Newark – Newark Halloween Parade attendees learned an expensive lesson over the weekend.
Some folks that attended the parade on Sunday had their vehicles towed from the South Chapel Street Burger King parking lot and aren’t very happy about it.
Newark resident, Joe Davis, is one of those that had his car taken to the Ewing Towing yard on Elkton Road, while he enjoyed the annual Halloween Parade. Frustrated, Davis reached out to First State Update to share his story.
Davis doesn’t understand why a paying customer would get towed, especially during a parade. He said he believed that because he was a paying customer he was okay to park in the lot. “We weren’t aware that we could be towed… I believe we were very good customers”, said Davis.
Davis and his family had just dropped off their 14-year-old son, who was in the parade in one of the marching bands, when he decided to grab a bite at the restaurant before watching the parade.
That decision would cost him approximately $110.00 after fees and food. Once he made his purchase at Burger King, Davis, along with his wife and 5-month-old daughter made their way over to Main Street to see their son perform in the parade.
As Davis and his family were making their way to Main Street, another frustrated attendee, Lori Conner, whose son was also in the parade, was also grabbing a meal before the festivities began. Like Davis, Conner walked over to Main Street to grab a spot to watch the parade.
It wasn’t until a couple hours later that they both realized their fun day at the parade would cost them a bundle of cash.
When Davis and his family returned from the parade, they saw two tow trucks in the parking lot. “My car had already been towed and my mother-in-law’s car was in the process of being towed”, said Davis. Connor described a similar experience when she returned.
Originally, both Davis and Conner had no idea that once they left the parking lot their customer status would automatically be revoked, giving a tow truck driver the right to remove their vehicles.
The parking lot does have several signs posted in the lot that appear to meet current city code. The “Customer Parking Only” signs are large and easy to read while the signs that explain “If you leave this parking lot without your vehicle, the vehicle is subject to immediate removal at the vehicle owner’s expense.” use smaller print, making them more difficult to read from a distance. Davis and Conner both said they did not see the signs.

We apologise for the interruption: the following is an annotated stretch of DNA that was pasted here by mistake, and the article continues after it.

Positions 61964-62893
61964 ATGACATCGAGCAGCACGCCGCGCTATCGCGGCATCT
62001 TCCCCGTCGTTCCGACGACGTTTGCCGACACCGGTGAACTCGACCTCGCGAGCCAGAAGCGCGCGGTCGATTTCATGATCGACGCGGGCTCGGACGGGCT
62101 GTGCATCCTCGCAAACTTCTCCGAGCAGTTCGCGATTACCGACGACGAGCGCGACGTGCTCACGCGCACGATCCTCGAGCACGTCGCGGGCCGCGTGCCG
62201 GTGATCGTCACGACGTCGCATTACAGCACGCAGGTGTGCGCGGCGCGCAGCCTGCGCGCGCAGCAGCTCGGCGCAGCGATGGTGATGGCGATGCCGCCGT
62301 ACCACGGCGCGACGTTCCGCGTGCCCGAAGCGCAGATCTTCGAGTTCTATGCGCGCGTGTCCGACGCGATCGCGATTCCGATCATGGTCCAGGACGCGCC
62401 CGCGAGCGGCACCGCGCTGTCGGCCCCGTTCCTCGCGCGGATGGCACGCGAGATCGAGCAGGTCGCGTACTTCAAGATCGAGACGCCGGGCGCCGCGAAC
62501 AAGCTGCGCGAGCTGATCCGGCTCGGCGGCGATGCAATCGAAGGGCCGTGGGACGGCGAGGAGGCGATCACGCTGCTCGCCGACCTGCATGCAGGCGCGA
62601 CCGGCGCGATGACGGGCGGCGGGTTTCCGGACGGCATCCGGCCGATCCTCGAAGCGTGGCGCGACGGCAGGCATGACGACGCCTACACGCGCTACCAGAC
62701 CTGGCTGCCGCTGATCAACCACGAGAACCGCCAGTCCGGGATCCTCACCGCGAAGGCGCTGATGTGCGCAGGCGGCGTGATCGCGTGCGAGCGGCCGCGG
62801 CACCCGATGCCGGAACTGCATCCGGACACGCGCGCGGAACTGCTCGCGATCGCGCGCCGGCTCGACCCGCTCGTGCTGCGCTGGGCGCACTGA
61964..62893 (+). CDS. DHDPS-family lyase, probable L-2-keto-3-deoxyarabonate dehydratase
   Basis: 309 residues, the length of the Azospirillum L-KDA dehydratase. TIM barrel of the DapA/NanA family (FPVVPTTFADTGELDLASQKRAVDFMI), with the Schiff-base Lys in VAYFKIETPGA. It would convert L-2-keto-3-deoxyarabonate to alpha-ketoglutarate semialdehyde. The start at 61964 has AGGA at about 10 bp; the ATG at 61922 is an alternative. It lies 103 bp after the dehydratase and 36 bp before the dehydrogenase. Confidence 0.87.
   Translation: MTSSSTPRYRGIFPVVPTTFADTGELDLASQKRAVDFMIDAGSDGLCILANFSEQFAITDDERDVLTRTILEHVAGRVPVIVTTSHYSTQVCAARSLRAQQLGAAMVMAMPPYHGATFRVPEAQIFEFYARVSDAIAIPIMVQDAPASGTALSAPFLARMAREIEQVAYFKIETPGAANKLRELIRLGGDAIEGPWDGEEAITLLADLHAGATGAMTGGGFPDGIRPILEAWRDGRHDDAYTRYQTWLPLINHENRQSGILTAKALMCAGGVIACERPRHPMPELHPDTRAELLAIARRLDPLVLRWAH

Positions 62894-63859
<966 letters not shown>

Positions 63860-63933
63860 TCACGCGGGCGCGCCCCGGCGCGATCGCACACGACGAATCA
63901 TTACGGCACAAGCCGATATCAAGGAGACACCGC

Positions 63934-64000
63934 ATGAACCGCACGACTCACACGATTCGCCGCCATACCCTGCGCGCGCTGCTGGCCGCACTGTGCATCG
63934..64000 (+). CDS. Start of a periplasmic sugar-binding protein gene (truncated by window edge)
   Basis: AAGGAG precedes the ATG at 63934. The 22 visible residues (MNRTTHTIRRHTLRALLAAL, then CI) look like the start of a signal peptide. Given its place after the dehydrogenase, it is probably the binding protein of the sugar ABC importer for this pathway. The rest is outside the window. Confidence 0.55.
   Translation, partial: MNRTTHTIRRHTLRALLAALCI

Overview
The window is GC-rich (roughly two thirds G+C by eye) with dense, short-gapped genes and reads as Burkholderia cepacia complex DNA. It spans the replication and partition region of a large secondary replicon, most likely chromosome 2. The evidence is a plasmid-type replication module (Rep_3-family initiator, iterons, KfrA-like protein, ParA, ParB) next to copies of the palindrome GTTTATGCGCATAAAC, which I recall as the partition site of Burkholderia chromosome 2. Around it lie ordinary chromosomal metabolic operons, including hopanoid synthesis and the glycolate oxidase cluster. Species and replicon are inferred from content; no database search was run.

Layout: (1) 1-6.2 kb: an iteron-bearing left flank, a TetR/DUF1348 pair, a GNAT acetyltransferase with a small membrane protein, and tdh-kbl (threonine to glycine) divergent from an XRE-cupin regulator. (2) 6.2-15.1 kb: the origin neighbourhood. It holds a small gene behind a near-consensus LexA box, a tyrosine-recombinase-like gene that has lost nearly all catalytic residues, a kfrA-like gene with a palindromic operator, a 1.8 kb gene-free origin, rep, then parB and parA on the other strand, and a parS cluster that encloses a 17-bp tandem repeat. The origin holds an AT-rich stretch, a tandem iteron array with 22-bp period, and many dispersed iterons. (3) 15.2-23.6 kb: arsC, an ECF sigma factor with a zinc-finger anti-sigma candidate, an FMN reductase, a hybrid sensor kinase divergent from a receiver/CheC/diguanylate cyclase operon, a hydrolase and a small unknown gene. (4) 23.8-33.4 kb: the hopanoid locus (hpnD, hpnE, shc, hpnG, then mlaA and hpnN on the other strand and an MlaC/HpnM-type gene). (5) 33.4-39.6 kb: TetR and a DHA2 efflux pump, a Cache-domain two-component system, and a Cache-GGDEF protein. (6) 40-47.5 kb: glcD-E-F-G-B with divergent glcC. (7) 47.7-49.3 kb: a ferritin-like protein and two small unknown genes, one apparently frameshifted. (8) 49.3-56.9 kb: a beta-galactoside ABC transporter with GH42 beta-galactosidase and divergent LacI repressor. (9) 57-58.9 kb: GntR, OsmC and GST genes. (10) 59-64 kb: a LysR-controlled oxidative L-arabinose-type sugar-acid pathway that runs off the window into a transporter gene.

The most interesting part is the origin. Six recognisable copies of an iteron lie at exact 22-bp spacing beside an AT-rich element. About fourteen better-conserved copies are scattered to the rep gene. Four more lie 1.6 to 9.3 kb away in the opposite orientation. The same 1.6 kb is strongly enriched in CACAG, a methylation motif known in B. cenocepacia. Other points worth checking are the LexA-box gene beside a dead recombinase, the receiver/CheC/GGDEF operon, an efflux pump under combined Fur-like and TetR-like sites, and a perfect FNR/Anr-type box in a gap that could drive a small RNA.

After talking to the tow truck driver and paying him to release his mother-in-law’s vehicle, Davis made his way to Ewing towing on Elkton road to be reunited with his vehicle. He had to leave his family at the Burger King because the car seat for his infant was towed with the car. After an hour of parade traffic and some paperwork, Davis returned to Burger King for his family.
Conner said that while she was trying to figure out how to get to the tow yard, a woman who almost had her car towed offered her and several other people a ride to the Elkton road location.
In a telephone call to the restaurant this morning, the manager said that there are signs posted in the lot and cars are only towed after the tow truck driver questions the guests inside the restaurant. Guests are asked by the driver to describe their vehicles while they’re dining in. If the tow truck driver can’t find the driver of a vehicle it gets towed, according to the manager. When asked if it would be okay for a customer to grab a burger and then walk across the street do business at another establishment, he said no.
Davis and Conner both said that when they were picking up their vehicles there were several other people that had been towed from the Burger King parking lot picking up their vehicles. Newark Police Spokesman Sgt. Gerald J. Bryda said that between 12:00 pm and 6:00 pm, the hours surrounding the parade, one private property owner had 11 vehicles towed but did not say if that property owner was the Burger King.
In the end Davis and Conner each had to shell out $102.00 to get their vehicles back. That’s on top of what they money the spent to purchase their food. Davis’ mother-in-law was charged $46 by the tow operator at the lot. It’s unclear if the mother-in-law’s vehicle was included in the number provided by Sgt. Bryda.